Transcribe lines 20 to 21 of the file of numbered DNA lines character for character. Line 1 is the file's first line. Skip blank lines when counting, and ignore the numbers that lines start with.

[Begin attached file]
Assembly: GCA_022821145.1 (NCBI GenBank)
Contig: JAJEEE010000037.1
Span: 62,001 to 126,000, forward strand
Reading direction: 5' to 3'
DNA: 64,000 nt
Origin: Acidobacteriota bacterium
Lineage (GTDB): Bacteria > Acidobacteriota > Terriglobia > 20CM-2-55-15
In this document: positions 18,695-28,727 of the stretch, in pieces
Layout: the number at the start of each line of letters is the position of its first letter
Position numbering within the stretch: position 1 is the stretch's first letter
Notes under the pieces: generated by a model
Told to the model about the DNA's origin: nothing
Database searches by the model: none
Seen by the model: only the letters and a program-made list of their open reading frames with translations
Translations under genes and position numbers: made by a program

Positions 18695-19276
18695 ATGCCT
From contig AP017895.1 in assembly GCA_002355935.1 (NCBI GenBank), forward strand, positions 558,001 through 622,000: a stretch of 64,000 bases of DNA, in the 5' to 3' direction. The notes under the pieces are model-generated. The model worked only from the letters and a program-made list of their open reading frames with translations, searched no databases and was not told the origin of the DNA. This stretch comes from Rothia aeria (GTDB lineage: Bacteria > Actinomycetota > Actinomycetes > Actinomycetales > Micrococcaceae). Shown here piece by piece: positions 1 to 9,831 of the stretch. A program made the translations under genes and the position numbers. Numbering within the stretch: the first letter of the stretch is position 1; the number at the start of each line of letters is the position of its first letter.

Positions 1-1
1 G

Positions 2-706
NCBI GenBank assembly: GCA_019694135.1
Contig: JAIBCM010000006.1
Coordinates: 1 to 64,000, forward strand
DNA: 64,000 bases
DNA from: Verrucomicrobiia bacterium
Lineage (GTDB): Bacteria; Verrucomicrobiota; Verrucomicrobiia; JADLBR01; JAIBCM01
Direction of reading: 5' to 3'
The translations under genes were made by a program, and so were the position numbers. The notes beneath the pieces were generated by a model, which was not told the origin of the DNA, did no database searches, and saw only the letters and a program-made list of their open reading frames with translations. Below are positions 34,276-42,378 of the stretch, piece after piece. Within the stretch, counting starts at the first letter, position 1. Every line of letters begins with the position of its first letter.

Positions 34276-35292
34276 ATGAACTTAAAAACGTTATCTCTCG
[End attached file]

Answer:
1 G

Positions 2-706